Matt J. Duffy :: Thoughts on Journalism, Culture, and Global Communication

Thoughts On Journalism, Culture, and Global Communication
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Dr. Matt J. Duffy serves as an assistant professor in the School of Communication and Media at Kennesaw State University in Georgia, USA. He enjoys teaching the art of good journalism, a noble profession and powerful tool for social change. Duffy worked as a journalist for several news outlets including the Boston Herald and the Marietta Daily Journal. He now teaches journalism and media law.
Duffy's research focuses on international approaches to media law. Wolters Kluwer will publish the second edition of his"Media Laws in the United Arab Emirates" in 2016. He has published more than a dozen academic articles and writes occasionally for niche publications. Duffy enjoyed a visit to Pakistan in May 2016 as part of the Fulbright Scholar program from the US State Department. Since 2012, Duffy has served on the board of the Arab-United States Association for Communication Educators, an organization that aims to improve journalism in the Middle East. He also owns Oxford Editing that he started in 2007.

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Cherish value of public dialogue

posted on February 29, 2012 at 1:24 pm

Last few paragraphs of my recent Gulf News column which addresses freedom of speech in the Arab world:

Public dialogues in the Arab world are vital during this time of change. Many important issues require discussion.

The upheaval seen in many Middle East countries can be linked to the feeling from some citizens that they couldn’t speak freely about important topics such as the relationship of the government to the governed, the role of women in society, or the deteriorating economy and crippling lack of jobs.

In order for societies to thrive, we must work to cherish public dialogue and help to encourage ideal speech conditions.

Governments should not take actions that could cause speakers to avoid engaging in public dialogue. Arresting people for the things they’ve said or written invariably has a dampening effect on public speech. Yes, some limits are required. But, restrictions should focus on speech that calls for violence — which, of course, has nothing to do with healthy dialogue.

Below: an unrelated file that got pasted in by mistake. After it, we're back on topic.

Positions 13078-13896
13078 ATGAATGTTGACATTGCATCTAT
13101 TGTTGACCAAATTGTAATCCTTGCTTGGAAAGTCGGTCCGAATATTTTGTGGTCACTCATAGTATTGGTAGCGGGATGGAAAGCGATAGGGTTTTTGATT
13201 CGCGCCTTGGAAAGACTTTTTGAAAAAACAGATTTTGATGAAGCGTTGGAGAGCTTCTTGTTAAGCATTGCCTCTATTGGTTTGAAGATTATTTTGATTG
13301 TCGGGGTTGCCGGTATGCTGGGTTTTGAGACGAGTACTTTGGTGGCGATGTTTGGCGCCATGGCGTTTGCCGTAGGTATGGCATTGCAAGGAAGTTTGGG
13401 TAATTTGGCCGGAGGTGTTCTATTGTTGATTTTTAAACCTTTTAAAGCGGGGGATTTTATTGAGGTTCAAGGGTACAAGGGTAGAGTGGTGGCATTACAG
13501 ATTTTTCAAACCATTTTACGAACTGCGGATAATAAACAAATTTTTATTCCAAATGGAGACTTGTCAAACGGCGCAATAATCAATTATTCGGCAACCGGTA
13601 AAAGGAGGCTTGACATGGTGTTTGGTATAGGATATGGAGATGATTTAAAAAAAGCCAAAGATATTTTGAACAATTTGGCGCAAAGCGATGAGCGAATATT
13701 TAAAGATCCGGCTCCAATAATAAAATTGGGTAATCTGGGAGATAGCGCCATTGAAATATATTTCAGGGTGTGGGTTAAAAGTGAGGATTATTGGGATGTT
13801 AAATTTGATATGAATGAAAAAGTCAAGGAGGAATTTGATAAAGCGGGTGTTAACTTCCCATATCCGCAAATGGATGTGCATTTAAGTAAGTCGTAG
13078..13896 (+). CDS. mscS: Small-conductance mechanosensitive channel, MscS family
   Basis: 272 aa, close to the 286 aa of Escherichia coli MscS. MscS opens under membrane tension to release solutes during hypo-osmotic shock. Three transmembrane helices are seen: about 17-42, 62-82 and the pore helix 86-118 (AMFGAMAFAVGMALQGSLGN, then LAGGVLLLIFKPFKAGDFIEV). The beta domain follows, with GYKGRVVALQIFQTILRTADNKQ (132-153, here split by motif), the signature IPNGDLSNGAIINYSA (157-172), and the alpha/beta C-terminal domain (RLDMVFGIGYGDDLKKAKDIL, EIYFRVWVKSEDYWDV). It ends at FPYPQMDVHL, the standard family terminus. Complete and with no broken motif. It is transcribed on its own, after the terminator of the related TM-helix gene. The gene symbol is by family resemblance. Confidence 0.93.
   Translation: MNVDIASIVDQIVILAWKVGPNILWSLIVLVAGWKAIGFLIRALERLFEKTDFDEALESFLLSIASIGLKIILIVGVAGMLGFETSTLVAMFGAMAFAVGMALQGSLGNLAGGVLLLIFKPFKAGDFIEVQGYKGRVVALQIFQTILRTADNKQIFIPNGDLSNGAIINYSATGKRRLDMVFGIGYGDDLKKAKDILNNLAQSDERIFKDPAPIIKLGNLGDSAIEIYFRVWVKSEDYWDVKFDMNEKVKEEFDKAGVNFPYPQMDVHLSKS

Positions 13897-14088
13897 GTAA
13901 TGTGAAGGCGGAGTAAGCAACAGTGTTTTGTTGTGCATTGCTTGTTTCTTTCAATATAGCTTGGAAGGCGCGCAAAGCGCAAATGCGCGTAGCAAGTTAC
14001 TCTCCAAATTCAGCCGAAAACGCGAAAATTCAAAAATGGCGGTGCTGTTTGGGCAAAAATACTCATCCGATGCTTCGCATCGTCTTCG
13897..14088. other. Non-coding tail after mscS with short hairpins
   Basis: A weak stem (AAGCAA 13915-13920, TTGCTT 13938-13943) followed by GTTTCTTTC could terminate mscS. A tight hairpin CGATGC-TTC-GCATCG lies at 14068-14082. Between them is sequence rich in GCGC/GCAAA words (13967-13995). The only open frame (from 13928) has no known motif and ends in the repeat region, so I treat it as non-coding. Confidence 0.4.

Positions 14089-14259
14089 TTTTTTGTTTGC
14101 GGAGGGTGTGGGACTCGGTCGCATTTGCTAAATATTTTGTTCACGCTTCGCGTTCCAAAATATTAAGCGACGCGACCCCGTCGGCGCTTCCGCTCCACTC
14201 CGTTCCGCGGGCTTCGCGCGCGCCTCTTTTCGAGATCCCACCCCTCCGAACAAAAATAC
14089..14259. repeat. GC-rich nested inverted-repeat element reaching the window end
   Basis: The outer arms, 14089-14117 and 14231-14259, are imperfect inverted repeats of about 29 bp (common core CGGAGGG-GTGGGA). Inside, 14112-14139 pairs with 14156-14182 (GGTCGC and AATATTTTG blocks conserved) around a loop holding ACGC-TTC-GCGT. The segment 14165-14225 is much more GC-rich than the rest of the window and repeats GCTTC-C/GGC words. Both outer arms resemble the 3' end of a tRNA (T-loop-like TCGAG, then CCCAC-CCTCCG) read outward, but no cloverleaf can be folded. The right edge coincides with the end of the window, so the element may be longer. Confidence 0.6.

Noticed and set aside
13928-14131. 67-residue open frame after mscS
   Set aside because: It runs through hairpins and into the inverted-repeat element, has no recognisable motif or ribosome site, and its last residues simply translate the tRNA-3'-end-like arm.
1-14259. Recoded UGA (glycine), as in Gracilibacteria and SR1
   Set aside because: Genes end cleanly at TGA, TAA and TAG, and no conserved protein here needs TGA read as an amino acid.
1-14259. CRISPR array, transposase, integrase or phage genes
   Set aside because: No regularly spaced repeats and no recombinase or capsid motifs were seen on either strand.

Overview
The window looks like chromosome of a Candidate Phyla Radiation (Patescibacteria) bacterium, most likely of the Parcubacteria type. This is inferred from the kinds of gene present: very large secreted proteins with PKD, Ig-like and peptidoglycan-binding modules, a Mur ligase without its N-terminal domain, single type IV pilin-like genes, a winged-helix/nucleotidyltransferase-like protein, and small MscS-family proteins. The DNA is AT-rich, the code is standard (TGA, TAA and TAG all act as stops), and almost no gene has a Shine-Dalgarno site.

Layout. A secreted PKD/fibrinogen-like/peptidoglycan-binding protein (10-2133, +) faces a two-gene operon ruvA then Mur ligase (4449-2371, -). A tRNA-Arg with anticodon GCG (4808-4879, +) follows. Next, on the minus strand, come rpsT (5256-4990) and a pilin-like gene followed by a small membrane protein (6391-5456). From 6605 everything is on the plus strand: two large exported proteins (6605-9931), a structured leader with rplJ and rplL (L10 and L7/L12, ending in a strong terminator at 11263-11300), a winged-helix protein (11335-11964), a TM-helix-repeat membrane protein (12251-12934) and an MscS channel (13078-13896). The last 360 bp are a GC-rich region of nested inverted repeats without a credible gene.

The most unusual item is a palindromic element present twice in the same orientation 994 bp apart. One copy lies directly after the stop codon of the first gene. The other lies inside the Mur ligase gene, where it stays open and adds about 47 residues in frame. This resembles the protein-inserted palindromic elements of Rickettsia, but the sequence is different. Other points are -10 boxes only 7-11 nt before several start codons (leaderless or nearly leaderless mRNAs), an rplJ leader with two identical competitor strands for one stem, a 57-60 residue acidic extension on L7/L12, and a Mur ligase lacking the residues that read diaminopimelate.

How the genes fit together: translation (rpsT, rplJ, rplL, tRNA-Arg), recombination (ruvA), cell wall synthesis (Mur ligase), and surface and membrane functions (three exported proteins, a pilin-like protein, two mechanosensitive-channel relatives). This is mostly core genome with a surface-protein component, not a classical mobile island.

Discussions must also remain civil. Many animated discussions are taking place on Twitter, an environment that appears to meet many of Habermas’ requirements for ideal speech. However, one complaint among the local Twitter community is that people who disagree with other viewpoints often accuse them of being “traitors.” Death threats have also been lobbed. These types of responses create an ‘external coercion’ that impedes healthy public dialogue.

Blasphemy laws also have an unintended effect of stifling public discussion. Take, for instance, the recent case of Hamza Kashgari, the Saudi journalist (currently under arrest and facing the death penalty) who tweeted words offensive to many Muslims. The Grand Mufti of Egypt recently commented on the case by saying: “We don’t kill our sons, we talk to them.” His words offer powerful support for the benefit of public dialogue — even in matters concerning religion.

Despite these impediments, technological advances appear to be helping create more healthy public dialogues. Vibrant discussions on Twitter, Facebook and other social media platforms are raising issues in the public sphere that once would have gone unspoken beyond private settings. Engaging in dialogue can be a learning process and social media is providing a good platform for this education.

Hopefully, the Middle East will continue to move toward more acceptance of public dialogue. After all, today’s public discussion could alleviate tomorrow’s public unrest.

I delivered this column as part of a talk at last week’s BOLDtalks event in Dubai. Will post the video later.

One comment

  • Manal Al Qubaisi on 7 March 2012

    The UAE definitely has a lot to improve in terms of giving people the right to say what is on their mind, but I think technology, namely social networks, is one reason why this task may seem hard. I remember you once mentioned that in order for a country to be successful and achieving, this country must allow its people to speak their minds without fearing the consequences. The freedom of speech is a power in itself where even the smallest, most insignificant individual can have a voice that can impact change. To be able to reflect honestly and speak freely in ones own country is a privilege not to be underestimated or taken for granted.

    Whatever form that communication takes can have an implication. In the 21st century it is no longer necessary to be in the same physical space to have dialogue, constructive or otherwise. When face to face and speaking freely there is always the possibility of discussion becoming heated if participants disagree. This has the potential of leading to people reacting rather than responding. Emotions can cloud our thoughts and lead to outbursts that are regrettable. However, using social networks as a “soap box” where you can freely speak your mind or respond to someone else’s post would hopefully mean that the response would take more time and be more considered. A person could write and rewrite until the appropriate tone of the writing was achieved before posting. The key is being brave enough to own your own statements instead of hiding behind false names or anonymity.

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